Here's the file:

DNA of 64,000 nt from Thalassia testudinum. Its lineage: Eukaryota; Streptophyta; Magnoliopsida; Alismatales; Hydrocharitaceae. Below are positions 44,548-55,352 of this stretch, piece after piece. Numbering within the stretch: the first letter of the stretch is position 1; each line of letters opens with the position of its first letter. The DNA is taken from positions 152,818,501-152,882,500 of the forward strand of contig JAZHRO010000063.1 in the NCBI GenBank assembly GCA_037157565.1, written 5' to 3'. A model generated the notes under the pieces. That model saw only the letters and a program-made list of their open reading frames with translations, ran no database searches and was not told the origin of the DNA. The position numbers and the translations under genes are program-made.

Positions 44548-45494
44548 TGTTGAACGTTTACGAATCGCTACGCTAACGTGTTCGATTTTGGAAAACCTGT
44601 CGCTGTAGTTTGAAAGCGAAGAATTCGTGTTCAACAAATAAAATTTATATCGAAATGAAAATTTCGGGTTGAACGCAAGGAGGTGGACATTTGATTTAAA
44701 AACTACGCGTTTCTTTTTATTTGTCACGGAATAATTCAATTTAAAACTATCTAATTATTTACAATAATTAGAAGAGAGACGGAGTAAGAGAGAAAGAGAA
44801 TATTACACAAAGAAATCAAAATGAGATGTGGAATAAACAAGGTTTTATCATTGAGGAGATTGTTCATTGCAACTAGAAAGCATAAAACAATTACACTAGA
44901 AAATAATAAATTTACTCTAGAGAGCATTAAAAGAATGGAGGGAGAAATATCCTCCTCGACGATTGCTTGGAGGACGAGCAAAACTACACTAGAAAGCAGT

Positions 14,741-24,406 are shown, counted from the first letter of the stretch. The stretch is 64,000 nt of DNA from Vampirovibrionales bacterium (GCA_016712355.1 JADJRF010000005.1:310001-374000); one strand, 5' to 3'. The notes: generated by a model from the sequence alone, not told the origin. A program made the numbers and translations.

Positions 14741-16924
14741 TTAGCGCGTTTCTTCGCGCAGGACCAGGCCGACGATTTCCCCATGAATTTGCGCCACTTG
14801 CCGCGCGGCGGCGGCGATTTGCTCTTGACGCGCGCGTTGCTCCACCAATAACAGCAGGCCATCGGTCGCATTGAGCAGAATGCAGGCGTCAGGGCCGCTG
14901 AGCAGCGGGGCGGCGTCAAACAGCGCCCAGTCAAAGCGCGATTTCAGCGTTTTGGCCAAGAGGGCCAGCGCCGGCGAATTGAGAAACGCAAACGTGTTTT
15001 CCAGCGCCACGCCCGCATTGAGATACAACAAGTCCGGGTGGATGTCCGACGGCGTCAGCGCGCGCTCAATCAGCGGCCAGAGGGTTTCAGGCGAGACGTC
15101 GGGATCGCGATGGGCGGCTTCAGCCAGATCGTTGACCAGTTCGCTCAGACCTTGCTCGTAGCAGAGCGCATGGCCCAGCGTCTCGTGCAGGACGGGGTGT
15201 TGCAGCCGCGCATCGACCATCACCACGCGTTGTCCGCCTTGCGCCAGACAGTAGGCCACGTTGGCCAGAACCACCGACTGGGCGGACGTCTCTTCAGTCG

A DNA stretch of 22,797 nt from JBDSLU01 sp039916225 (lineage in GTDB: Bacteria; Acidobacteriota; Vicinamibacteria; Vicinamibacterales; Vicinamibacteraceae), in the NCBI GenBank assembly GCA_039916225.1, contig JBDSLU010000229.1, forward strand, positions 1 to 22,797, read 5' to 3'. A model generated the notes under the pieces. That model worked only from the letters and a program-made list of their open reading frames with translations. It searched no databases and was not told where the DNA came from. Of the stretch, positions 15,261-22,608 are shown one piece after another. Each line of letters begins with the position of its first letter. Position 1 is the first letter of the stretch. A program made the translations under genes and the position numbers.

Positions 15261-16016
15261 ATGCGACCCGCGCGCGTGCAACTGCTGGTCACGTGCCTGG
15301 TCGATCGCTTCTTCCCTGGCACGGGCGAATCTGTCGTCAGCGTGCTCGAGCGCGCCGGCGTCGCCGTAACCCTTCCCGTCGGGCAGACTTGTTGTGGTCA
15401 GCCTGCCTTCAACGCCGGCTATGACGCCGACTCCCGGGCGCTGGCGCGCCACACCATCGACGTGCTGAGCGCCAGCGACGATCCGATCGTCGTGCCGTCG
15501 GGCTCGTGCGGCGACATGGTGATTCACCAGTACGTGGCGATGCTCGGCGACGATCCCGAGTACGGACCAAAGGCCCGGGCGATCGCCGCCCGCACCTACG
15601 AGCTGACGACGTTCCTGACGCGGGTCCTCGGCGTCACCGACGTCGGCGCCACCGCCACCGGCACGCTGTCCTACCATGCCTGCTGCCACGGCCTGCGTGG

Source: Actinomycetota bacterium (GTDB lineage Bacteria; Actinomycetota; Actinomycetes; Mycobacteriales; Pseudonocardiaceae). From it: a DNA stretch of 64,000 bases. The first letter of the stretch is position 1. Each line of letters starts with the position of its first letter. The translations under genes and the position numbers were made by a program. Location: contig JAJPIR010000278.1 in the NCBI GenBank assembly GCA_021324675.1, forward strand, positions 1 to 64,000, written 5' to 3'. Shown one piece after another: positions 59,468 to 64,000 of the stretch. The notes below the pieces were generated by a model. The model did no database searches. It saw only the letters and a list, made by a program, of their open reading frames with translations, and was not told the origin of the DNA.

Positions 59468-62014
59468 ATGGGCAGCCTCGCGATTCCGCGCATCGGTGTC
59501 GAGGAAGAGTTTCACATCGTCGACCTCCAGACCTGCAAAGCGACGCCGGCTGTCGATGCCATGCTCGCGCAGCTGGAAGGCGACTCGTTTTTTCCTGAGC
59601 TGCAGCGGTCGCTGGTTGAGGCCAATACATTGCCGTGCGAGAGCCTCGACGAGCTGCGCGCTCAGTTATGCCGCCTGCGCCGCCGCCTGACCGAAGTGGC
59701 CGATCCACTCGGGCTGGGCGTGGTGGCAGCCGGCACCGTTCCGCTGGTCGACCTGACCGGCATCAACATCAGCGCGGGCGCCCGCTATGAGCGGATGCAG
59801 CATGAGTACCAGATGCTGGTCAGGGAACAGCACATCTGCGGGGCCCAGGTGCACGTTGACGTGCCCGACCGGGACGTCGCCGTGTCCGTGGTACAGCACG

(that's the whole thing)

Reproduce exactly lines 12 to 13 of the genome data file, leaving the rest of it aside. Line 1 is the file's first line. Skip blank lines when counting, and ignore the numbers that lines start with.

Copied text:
14901 AGCAGCGGGGCGGCGTCAAACAGCGCCCAGTCAAAGCGCGATTTCAGCGTTTTGGCCAAGAGGGCCAGCGCCGGCGAATTGAGAAACGCAAACGTGTTTT
15001 CCAGCGCCACGCCCGCATTGAGATACAACAAGTCCGGGTGGATGTCCGACGGCGTCAGCGCGCGCTCAATCAGCGGCCAGAGGGTTTCAGGCGAGACGTC